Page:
Britain’s new £50 note

Quelle fi­gure his­to­rique pour illus­trer le nou­veau billet de 50 £ ?

Vocable (Anglais) - - Édito | Sommaire -

La Banque d’An­gle­terre vient d’an­non­cer la mise en cir­cu­la­tion pro­chaine d’un nou­veau billet de 50 livres ster­ling... et a in­ci­té les ci­toyens bri­tan­niques à don­ner leur avis sur la fi­gure his­to­rique qui or­ne­ra ce billet. Ces der­niers sont ain­si in­vi­tés à pro­po­ser des noms de scien­ti­fiques bri­tan­niques. La fi­gure choi­sie se­ra ré­vé­lée en 2019. Cette an­nonce a ins­pi­ré un jour­na­liste de The Economist...

There are few things more contro­ver­sial—and less conse­quen­tial—than the design of a na­tio­nal cur­ren­cy. Just ask Mark Car­ney, the go­ver­nor of the Bank of En­gland. In 2013 he in­he­ri­ted a dis­pute over the re­pla­ce­ment with Wins­ton Chur­chill of Eli­za­beth Fry, a so­cial re­for­mer, on the £5 note.

2. Pre­vious­ly, as go­ver­nor of the Bank of Ca­na­da, he had to apo­lo­gise af­ter an Asian fe­male scien­tist due to ap­pear on the C$100 bill was bum­ped by a white wo­man. In the same year a new C$20 note was cal­led “por­no­gra­phic” for its de­pic­tion of scan­ti­ly clad sta­tues. So it must be with a sense of wea­ri­ness that Mr Car­ney confronts the pu­blic de­bate on who should ap­pear on the bank’s new £50 note.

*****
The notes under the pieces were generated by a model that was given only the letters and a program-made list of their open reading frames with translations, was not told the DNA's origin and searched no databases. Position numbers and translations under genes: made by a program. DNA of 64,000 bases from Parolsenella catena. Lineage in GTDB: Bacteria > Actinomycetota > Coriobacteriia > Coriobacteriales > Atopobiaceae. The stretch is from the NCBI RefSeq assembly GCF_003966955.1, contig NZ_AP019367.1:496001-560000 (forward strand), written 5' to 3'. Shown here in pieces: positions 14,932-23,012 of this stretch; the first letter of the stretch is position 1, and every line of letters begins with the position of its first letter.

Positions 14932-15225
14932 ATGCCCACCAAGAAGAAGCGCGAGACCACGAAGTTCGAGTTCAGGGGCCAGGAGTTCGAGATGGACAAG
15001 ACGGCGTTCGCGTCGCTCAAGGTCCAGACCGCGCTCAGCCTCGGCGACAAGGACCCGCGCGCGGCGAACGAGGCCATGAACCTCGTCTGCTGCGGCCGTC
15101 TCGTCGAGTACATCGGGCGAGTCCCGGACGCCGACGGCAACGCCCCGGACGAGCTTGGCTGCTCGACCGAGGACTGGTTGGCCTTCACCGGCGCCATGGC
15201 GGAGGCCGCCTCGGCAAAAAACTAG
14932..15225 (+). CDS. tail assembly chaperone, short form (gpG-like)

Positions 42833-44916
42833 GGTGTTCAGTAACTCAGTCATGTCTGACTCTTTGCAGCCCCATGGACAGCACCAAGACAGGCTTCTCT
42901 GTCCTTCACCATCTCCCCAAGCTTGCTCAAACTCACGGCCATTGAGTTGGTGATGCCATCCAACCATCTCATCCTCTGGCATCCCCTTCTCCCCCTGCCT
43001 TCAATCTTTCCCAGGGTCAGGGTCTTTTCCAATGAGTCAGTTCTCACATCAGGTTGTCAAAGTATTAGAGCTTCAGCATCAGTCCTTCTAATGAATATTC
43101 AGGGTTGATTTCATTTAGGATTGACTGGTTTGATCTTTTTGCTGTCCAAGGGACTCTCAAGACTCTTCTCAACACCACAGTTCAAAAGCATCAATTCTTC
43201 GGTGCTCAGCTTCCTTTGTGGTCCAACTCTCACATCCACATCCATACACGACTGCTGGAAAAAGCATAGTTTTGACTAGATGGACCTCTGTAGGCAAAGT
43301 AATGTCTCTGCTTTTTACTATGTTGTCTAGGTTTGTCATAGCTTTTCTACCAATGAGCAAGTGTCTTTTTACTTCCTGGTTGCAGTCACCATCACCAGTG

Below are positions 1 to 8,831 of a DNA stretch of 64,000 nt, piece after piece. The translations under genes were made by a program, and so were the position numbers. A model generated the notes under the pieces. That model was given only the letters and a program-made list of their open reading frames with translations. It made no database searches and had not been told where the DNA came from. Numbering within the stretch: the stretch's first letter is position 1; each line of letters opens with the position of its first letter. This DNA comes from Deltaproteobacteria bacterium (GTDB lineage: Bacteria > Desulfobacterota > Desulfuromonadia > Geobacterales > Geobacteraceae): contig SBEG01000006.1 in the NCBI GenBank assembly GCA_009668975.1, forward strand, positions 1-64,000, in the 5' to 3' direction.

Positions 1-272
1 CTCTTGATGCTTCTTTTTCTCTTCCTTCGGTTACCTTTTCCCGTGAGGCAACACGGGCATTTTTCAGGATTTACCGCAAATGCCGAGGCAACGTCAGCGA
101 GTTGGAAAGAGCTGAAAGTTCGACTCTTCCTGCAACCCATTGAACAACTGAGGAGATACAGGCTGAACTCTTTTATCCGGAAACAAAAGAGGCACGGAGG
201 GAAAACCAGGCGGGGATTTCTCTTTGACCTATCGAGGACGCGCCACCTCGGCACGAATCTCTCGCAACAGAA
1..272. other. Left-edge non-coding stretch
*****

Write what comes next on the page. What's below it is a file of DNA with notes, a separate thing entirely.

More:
3. It may hard­ly seem to mat­ter. Cash ac­counts for just a third of re­tail pur­chases by vo­lume in Britain. Within a de­cade it will be used for just 16%, ac­cor­ding to UK Fi­nance, a trade bo­dy. The £50 note is used least of all: there are more than twice as ma­ny ten­ners in cir­cu­la­tion and six times as ma­ny twen­ties. Few cash ma­chines dis­pense them. Shop­kee­pers dis­trust them. With the ex­cep­tion of crooks, the on­ly group that uses £50 notes in any num­ber is tou­rists, so the sen­sible thing may be to choose an am­bas­sa­dor ea­si­ly re­co­gni­sable by vi­si­tors. William Sha­kes­peare, per­haps— or, since the Bard used to fea­ture on the £20 note, maybe Pep­pa Pig.


4. Some coun­tries avoid contro­ver­sy by set­tling on a single uni­fying fi­gure. In­dia fea­tures on­ly Ma­hat­ma Gand­hi on eve­ry de­no­mi­na­tion, South Afri­ca on­ly Nel­son Man­de­la, and Chi­na on­ly Mao Ze­dong. Ano­ther so­lu­tion is to avoid hu­mans al­to­ge­ther. The Bank of Ire­land, which is­sues ster­ling in Nor­thern Ire­land, a pro­vince with deep fis­sures, puts a whis­key dis­til­le­ry on the back of eve­ry note ex­cept the £100, which has a uni­ver­si­ty. Eu­ro notes fea­ture made-up bridges.

5. But since Bri­tish pas­sions have been arou­sed by a note that few ever use, why not sim­ply pro­duce more? An £84 note could fea­ture George Or­well. A series of £60s could de­pict the Beatles. A note worth £9¾ might show Har­ry, Her­mione and Ron. Pos­tal au­tho­ri­ties throu­ghout the world pro­duce no­vel­ty stamps. Central banks may as well fol­low suit.

Some coun­tries avoid contro­ver­sy by set­tling on a single uni­fying fi­gure.


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